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Plagued by Delays, NH90 Helos Head to Afghanistan Air Base

Sep. 4, 2012 - 07:54AM   |  
By TOM KINGTON   |   Comments
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ROME — Amid concerns from NH90 customers about capabilities and delivery delays, the Italian Army has expressed satisfaction in the helicopter and dispatched two to Afghanistan, where they are flying from the Italian base in Herat.

The Army is planning to deploy four of its new helicopters to the rugged region by the end of September. Each aircraft will be transported individually on a C-17 airlifter — with its tail folded and rotors removed — from the Italian Army logistics center in Bologna.

“The first helicopter flew in Herat on Aug. 20, the day after it arrived, and we are seeing that in Afghan conditions, the NH90 is delivering performance 15 percent above what was envisaged,” said Army Aviation Commander Gen. Enzo Stefanini.

“The third will be there soon,” he added.

The helicopters, which will undergo test flights in Afghanistan this month, will perform tactical transport and medevac missions and replace the Army’s six AB205 helicopters, which will be pulled out of Herat by year end.

Before the deployment, the Italian Army tested the helicopter in high, dusty conditions in Logrono, Spain.

“The NH90 has a maximum range of 450 miles, compared to the AB205’s 250 miles, and can cover the whole Italian zone of operations, as well as a hospital we need to reach for medevac missions, which the AB205 could not,” Stefanini said.

Between crew and logistics staff, about 45 personnel will handle the aircraft in Herat, about 10 per NH90.

Including the aircraft sent to Afghanistan, the Italian Army has 20 NH90s, 14 of which are in Initial Operational Capability (IOC) Plus Enhanced format.

The aircraft offer digital mapping, armor, self-protection suite including flares, satellite communication, encrypted radio and two pintle-mounted M134D guns, and are certified to operate with the rear ramp open in flight.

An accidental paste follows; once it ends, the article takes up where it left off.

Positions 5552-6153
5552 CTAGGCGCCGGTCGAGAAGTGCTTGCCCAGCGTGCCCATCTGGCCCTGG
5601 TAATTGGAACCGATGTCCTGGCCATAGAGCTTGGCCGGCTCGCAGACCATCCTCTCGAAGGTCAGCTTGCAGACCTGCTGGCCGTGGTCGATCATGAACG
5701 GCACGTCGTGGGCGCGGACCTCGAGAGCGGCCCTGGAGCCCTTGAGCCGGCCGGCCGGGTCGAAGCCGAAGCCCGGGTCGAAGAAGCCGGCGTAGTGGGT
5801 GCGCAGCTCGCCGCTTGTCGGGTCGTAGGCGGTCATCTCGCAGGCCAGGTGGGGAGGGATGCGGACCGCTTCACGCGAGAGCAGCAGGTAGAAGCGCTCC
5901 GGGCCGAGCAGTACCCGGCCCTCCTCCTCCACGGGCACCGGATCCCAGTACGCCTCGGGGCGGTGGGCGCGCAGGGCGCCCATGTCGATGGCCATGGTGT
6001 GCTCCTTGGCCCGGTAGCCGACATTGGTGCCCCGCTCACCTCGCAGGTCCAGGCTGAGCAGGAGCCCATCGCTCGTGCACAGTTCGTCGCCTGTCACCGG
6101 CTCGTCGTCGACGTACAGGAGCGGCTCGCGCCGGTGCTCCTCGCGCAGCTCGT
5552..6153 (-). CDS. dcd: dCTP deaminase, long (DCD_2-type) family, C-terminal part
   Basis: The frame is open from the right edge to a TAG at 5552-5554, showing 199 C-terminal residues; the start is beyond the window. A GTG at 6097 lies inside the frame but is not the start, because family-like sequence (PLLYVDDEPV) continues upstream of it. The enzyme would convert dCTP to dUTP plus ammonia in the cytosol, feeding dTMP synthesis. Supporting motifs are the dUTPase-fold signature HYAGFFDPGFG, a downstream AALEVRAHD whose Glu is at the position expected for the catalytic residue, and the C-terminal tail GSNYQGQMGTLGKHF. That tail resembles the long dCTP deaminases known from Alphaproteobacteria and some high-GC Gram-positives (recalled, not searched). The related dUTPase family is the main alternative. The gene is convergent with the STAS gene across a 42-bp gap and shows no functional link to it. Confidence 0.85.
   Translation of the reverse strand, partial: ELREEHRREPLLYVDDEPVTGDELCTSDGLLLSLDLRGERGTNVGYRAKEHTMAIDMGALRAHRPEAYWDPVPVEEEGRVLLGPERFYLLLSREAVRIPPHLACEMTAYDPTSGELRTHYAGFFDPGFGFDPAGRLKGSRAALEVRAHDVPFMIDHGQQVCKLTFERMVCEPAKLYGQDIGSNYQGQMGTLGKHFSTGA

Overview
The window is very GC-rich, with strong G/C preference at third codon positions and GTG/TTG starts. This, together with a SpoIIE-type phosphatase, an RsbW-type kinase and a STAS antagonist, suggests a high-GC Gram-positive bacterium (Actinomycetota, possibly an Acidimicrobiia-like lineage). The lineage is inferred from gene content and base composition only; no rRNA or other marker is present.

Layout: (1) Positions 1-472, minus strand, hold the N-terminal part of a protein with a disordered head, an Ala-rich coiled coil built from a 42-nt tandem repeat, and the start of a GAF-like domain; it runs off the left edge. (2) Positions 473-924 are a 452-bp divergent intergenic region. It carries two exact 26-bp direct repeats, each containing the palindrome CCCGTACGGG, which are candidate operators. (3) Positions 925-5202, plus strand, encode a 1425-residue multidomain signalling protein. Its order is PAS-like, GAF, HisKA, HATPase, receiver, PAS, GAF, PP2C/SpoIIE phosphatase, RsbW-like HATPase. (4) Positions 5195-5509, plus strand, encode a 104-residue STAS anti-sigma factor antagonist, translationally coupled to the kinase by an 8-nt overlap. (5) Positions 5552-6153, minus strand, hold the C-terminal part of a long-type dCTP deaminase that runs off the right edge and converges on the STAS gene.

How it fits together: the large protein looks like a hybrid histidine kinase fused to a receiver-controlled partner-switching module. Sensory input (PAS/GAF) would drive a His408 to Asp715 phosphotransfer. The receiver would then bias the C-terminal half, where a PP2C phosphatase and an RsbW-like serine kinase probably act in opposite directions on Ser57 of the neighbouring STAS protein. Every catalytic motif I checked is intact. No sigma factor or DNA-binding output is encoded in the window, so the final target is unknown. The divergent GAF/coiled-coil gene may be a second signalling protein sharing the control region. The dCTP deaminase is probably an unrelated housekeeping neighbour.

Still to come are Link 16, “which is required more for a high-intensity, symmetrical conflict,” Stefanini said, and laser obstacle avoidance monitoring capability, “which is not essential in Afghanistan.”

Six of the 20 aircraft delivered are still in plain IOC format and are now being redelivered to AgustaWestland for upgrading.

Four deliveries are expected this year, with six to follow in 2013 and eight in 2014, with the full order of 60 to be filled by 2016.

“From the 25th delivery, we will receive FOC [full operational capability] versions, but that is not a priority for Afghanistan,” Stefanini said.

The Italian Navy is meanwhile ordering 46 NH90s for anti-submarine and anti-surface warfare missions and 10 in a tactical transport helicopter navalized version for amphibious and special operations support duties.

The Italian Army’s NH90s are late. In 2008, planners expected the FOC versions to start arriving by the end of 2009. In 2009, they were expected by the start of 2011.

International Snags

Certification holdups and technical difficulties have slowed the international program to the extent that Sweden ordered 15 Black Hawks last year as a gap filler. Norway should have received eight maritime versions six years ago but has received only one and recently threatened to reconsider its order if it does not see more deliveries by year’s end.

Portugal is negotiating the suspension of its order for 10 tactical transport versions, largely for budgetary reasons.

But even though Italy has had to return helicopters for upgrades, Stefanini appeared satisfied with the pace of deliveries.

“We have now flown 5,000 hours, more than other users, and we are in Afghanistan,” he said.

Stefanini added that he was happy with the aircraft’s capabilities.

“We understood the capability on offer, and it met our needs; it was what we wanted,” he said.

The Italian Army NH90s are due to be deployed at Casarsa and Rimini, home bases of the Army’s Air Brigade, and at Viterbo, where they are used for Army special operations training. Bologna hosts a logistics base. Bologna and Viterbo now have dedicated NH90 hangars, while a similar hangar is being completed at Rimini.

The Army lost one NH90 in a crash at Lake Bracciano in Italy in June 2008, and the pilot was killed. The incident has now been attributed to “human and environmental factors.”

The new aircraft in Herat are flying alongside six Italian Chinooks, part of a CH-47 fleet now due for replacement by 16 CH-47F helicopters ordered in 2009.

“The first flight of the first new Chinook will take place this year, and we expect the first delivery in the first half of 2013, with a delivery rate of two a year,” Stefanini said.

Also based at Herat are Italian AW129 Mangusta attack helicopters. The type is also due for a weapon and propulsion upgrade. Two aircraft will be equipped, by year’s end, with the Israeli Spike missile, which Italy is also mounting on vehicles.

“The Spike offers an eight-kilometer range compared to the four-kilometer range currently offered by the TOW missiles used in theater,” Stefanini said.

Email: tkington@defensenews.com.

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